Monday

Aug. 24, 1998

Italy

by Harvey Shapiro

MONDAY 8/24

Today's Reading: "Italy" by Harvey Shapiro from SELECTED POEMS, published by Wesleyan University Press (1997).

It's the birthday in Sheffield, England, 1936, of novelist A.S. BYATT, author of Possession which won Britain's Booker Prize in 1991, the story of two academics and their research into the lives of a pair of Victorian poets. Her most recent book came out last fall, a collection of fairy tales called The Djinn in the Nightingale's Eye.

It's the birthday of ALICE SHELDON, the science fiction writer who signed her works, JAMES TRIPTREE, JR. — born this day in Chicago, 1915. She served in Air Force Intelligence right after W.W.II and then at the CIA where she did photo intelligence work while beginning to write. She was best known as a short-story writer, the author of several collections, including Ten Thousand Light Years from Home (1973), and Warm Worlds (1975).

It's the birthday in 1899, Buenos Aires, of the Argentinean poet and short-story writer JORGE LUIS BORGES, author of The Aleph and Other Stories, Labyrinths, and A Universal History of Infamy. These were mostly published in the early '60s, right around the time Borges was going blind from a congenital eye disease.

It's the birthday in Roseau, West Indies, 1890, of novelist JEAN RHYS, author of Wide Sargasso Sea, which came out in 1966. She moved to Europe when she was young, and worked as a dancer, model, chorus girl. In the 1920s and '30s she became famous for a series of short stories and novels about bohemian life in Paris including The Left Bank and Good Morning, Midnight.

It was on this day in 1814, that BRITISH TROOPS INVADED WASHINGTON, D.C. This was in the closing months of the War of 1812. The Americans had had some early naval successes in the War, but by summer, 1814, the British had the East coast blockaded, and controlled the Great Lakes and most of the Mississippi River. The Americans had burned several British government buildings in Toronto, so in retaliation, the British stormed up Chesapeake Bay into Washington and burned the White House, the Capitol, and most of the public buildings.

It's the birthday of poet ROBERT HERRICK, born in London, 1591, best known as author of..."Gather ye rosebuds while ye may,/Old Time is still a-flying,/And this same flower that smiles to-day/To-morrow will be dying." Herrick was a preacher but became famous as a poet in his 30s for writing short lyrics that composers of the day set to music. He wrote over 1,400 of them.

It was on this day in 1572 that thousands of French Huguenots were murdered in Paris, an event that became known as the ST. BARTHOLOMEW'S DAY MASSACRE. The Huguenots were Protestants and there'd been constant strife between them and the Catholic monarchy over the years. The massacre was triggered when the king's mother, Catherine of Medici, feared that the Protestants were gaining too much influence over her son, Charles IX. Huguenot leaders were in Paris for a royal wedding, and she ordered them all killed. The massacre began when the church bells tolled dawn on August 24, but then it spread to Protestant shop owners in Paris, and even though a royal decree went out the next day for it to stop, the massacre continued out into the countryside, and some estimates of the number of dead range as high as 70,000.

Be well, do good work, and keep in touch.®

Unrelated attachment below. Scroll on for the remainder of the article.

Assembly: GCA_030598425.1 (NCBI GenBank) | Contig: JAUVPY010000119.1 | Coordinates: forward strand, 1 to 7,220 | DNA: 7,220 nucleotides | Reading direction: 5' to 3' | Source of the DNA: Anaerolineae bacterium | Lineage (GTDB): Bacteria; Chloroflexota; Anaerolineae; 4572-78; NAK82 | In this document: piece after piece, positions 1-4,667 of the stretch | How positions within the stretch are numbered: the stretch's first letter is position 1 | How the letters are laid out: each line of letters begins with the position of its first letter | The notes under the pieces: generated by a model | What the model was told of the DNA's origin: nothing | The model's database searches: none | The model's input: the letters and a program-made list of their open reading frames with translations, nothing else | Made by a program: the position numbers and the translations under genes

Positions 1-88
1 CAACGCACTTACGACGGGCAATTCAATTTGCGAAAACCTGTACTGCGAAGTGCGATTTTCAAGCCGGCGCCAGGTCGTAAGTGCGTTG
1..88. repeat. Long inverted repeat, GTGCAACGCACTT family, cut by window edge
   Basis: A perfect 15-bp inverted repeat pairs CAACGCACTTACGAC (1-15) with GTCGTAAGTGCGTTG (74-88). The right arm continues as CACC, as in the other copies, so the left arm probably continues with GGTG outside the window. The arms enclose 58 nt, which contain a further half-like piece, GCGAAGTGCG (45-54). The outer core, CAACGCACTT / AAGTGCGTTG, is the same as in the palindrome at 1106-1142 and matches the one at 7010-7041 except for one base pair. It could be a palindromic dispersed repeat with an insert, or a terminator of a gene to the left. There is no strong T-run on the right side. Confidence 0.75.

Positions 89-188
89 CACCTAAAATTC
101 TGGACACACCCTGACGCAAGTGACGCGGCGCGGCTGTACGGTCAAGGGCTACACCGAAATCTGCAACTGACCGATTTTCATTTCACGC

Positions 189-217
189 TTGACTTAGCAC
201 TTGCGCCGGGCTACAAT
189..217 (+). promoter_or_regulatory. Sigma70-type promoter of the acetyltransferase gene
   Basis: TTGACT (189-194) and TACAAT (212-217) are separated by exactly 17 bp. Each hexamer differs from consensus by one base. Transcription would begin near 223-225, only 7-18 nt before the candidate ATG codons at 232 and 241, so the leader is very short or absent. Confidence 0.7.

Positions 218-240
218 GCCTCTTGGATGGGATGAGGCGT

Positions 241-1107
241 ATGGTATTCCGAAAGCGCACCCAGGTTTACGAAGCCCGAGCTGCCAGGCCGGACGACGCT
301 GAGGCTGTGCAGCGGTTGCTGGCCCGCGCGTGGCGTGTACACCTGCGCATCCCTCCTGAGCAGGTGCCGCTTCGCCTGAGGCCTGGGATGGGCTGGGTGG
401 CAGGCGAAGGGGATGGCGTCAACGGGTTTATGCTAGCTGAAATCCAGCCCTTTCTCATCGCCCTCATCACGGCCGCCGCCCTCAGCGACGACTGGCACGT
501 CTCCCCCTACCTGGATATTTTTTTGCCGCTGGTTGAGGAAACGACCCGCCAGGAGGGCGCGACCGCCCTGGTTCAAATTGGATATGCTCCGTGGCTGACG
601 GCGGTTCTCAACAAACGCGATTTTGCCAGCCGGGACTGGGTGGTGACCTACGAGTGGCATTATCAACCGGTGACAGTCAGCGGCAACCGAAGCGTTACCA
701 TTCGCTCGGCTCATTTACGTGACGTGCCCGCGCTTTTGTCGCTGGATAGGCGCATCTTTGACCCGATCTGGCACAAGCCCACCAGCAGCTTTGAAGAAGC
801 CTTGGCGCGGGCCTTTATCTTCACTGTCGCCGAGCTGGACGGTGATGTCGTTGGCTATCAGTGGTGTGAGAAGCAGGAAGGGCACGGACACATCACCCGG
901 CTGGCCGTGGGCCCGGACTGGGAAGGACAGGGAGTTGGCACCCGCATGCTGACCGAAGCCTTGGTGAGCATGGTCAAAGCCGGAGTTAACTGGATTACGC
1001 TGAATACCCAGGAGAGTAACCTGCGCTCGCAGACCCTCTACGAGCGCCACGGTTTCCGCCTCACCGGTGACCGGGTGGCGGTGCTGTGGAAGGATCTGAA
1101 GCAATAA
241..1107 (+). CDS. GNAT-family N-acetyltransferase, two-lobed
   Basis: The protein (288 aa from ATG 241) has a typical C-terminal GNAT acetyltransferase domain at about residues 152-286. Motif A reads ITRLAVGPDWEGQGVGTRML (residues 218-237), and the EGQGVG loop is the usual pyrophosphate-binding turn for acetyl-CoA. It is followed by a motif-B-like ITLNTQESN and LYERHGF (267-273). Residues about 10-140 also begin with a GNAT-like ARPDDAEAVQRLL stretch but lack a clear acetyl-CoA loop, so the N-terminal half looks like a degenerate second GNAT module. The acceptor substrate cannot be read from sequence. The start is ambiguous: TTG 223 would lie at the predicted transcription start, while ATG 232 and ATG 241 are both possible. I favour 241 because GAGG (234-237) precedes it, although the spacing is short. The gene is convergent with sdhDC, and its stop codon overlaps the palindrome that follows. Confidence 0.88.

«

»

  • “Writers end up writing stories—or rather, stories' shadows—and they're grateful if they can, but it is not enough. Nothing the writer can do is ever enough” —Joy Williams
  • “I want to live other lives. I've never quite believed that one chance is all I get. Writing is my way of making other chances.” —Anne Tyler
  • “Writing is a performance, like singing an aria or dancing a jig” —Stephen Greenblatt
  • “All good writing is swimming under water and holding your breath.” —F. Scott Fitzgerald
  • “Good writing is always about things that are important to you, things that are scary to you, things that eat you up.” —John Edgar Wideman
  • “In certain ways writing is a form of prayer.” —Denise Levertov
  • “Writing is a socially acceptable form of schizophrenia.” —E.L. Doctorow
  • “Writing is like driving at night in the fog. You can only see as far as your headlights, but you can make the whole trip that way.” —E.L. Doctorow
  • “Let's face it, writing is hell.” —William Styron
  • “A writer is someone for whom writing is more difficult than it is for other people.” —Thomas Mann
  • “Writing is 90 percent procrastination: reading magazines, eating cereal out of the box, watching infomercials.” —Paul Rudnick
  • “Writing is a failure. Writing is not only useless, it's spoiled paper.” —Padget Powell
  • “Writing is very hard work and knowing what you're doing the whole time.” —Shelby Foote
  • “I think all writing is a disease. You can't stop it.” —William Carlos Williams
  • “Writing is like getting married. One should never commit oneself until one is amazed at one's luck.” —Iris Murdoch
  • “The less conscious one is of being ‘a writer,’ the better the writing.” —Pico Iyer
  • “Writing is…that oddest of anomalies: an intimate letter to a stranger.” —Pico Iyer
  • “Writing is my dharma.” —Raja Rao
  • “Writing is a combination of intangible creative fantasy and appallingly hard work.” —Anthony Powell
  • “I think writing is, by definition, an optimistic act.” —Michael Cunningham
The Writer's Almanac on Facebook


The Writer's Almanac on Twitter

Subscribe to our daily newsletter for poems, prose and literary history every morning
An interview with Sharon Olds at The Writer's Almanac Bookshelf
Current Faves - Learn more about poets featured frequently on the show
O, What a Luxury

Although he has edited several anthologies of his favorite poems, O, What a Luxury: Verses Lyrical, Vulgar, Pathetic & Profound forges a new path for Garrison Keillor, as a poet of light verse. Purchase O, What a Luxury »